Geoffrey E. Schorr, A. Jared Aldinger, Schorr Law Firm, PC, Garland, TX, Hutton W. Sentell, Ashmore Law Firm, P.C., Dallas, TX, Andrew P. McCormick, McCormick, Lanza & McNeel, LLP, Bellaire, TX, Justin K. Hall, Garland, TX, for appellant. Sean Higgins, Wilson, Elser, Moskowitz, Edelman & Dicker, LLP, Houston, TX, for appellee.
Geoffrey E. Schorr, A. Jared Aldinger, Schorr Law Firm, PC, Garland, TX, Hutton W. Sentell, Ashmore Law Firm, P.C., Dallas, TX, Andrew P. McCormick, McCormick, Lanza & McNeel, LLP, Bellaire, TX, Justin K. Hall, Garland, TX, for appellant.
Sean Higgins, Wilson, Elser, Moskowitz, Edelman & Dicker, LLP, Houston, TX, for appellee.
Michael Massengale, Justice
This is an interlocutory appeal from a trial court's order in a wrongful-death action, granting a special appearance filed by appellee Trinidad Drilling Limited, a Canadian corporation. The decedent, Nabor Alvarado, was employed by an indirect subsidiary of Trinidad Drilling Limited, and that entity is a co-defendant in the ongoing case, along with additional codefendant manufacturers of drilling rig equipment sued on products liability and negligence theories.
Because the appellee satisfied its burden to negate all alleged bases of personal jurisdiction over it, we affirm the interlocutory order of the trial court.
Nabor Alvarado was fatally injured in July 2010 while installing a drilling rig for his employer, Trinidad Limited Partnership (Trinidad LP). His surviving relatives sued numerous parties, alleging that he was killed when a piece of the rig came loose and fell on him. In their second amended petition, the family joined as additional defendants the manufacturers of the rig and rig equipment, as well as the employer's indirect parent company, Trinidad Drilling Limited (Trinidad Ltd.).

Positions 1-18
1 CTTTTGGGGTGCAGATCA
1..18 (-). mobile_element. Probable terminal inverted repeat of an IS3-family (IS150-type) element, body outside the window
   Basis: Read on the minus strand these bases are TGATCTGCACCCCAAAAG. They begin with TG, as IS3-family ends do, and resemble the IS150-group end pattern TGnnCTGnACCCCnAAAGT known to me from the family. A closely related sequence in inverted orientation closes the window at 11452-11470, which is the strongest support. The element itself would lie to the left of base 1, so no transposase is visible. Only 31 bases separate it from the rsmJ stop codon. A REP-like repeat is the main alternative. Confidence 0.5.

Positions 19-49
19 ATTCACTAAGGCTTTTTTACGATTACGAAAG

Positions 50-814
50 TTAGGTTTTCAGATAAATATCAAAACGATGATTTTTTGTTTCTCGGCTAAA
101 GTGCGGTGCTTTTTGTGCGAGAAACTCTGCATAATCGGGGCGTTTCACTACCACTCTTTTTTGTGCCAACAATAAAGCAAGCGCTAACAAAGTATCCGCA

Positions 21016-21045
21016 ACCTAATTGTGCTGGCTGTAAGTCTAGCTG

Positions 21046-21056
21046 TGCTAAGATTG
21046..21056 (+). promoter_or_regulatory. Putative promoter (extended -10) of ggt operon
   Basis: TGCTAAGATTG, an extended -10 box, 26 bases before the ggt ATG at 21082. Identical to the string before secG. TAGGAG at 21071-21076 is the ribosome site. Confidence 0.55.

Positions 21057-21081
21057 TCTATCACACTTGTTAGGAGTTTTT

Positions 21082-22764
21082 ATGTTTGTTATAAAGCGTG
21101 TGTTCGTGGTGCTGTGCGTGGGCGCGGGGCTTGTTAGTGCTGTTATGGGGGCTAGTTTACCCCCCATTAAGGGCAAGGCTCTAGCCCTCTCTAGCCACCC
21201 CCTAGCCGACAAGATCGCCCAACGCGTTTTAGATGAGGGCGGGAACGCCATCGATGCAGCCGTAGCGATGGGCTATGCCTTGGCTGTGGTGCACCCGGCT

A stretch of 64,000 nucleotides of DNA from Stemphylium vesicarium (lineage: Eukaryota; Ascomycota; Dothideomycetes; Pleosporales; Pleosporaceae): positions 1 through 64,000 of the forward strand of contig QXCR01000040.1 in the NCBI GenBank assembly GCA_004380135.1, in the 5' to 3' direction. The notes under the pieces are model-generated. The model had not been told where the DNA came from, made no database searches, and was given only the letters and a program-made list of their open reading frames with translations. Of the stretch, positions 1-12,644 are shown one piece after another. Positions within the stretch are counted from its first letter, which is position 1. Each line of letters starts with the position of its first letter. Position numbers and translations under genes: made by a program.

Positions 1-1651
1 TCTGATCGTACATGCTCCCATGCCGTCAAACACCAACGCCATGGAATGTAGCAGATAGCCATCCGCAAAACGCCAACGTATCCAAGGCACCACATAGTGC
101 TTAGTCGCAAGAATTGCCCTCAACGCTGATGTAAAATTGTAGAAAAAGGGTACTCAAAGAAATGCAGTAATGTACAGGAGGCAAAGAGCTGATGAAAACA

Trinidad Ltd. is a foreign corporation organized under the laws of Canada and conducting business there. It filed a special appearance, supported by the affidavit of its Vice President of Finance, Gavin Lane, asserting that it was not subject to personal jurisdiction in a Texas court. After Alvarado's family filed a third amended petition and a response to the special appearance, Trinidad Ltd. filed a reply, supported by a second affidavit from Lane.
The trial court held a non-evidentiary hearing and sustained the special appearance, dismissing the claims against Trinidad Ltd. for lack of personal jurisdiction. Alvarado's family requested findings of fact, but the trial court did not enter the requested findings. The family then filed this interlocutory appeal from the order granting the special appearance. See Tex. Civ. Prac. & Rem. Code § 51.014(a)(7).
The appellants contend that the trial court erred when it concluded that it could not exercise personal jurisdiction over Trinidad Ltd. and sustained the special appearance.
Texas courts may exercise personal jurisdiction over a nonresident if the long-arm statute authorizes it, consistent with federal and state constitutional due-process guarantees. Moncrief Oil Int'l Inc. v. OAO Gazprom, 414 S.W.3d 142, 149 (Tex.2013). The long-arm statute permits Texas courts to exercise jurisdiction over a nonresident defendant that “does business” in Texas. See Tex. Civ. Prac. & Rem. Code §§ 17.041–.045. The statute provides a non-exhaustive list of activities that constitute “doing business” in Texas. Id.; BMC Software Belg., N.V. v. Marchand, 83 S.W.3d 789, 795 (Tex.2002). Given the statute's broad language, the Supreme Court of Texas has held that the statute extends Texas courts' jurisdiction “as far as the federal constitutional requirements of due process will permit.” BMC Software, 83 S.W.3d at 795 (quoting U–Anchor Advert., Inc. v. Burt, 553 S.W.2d 760, 762 (Tex.1977)). Thus, we rely on precedents from the United States Supreme Court and other federal courts, as well as Texas decisions, when determining whether a nonresident defendant has shown that the exercise of personal jurisdiction violates due process. Id.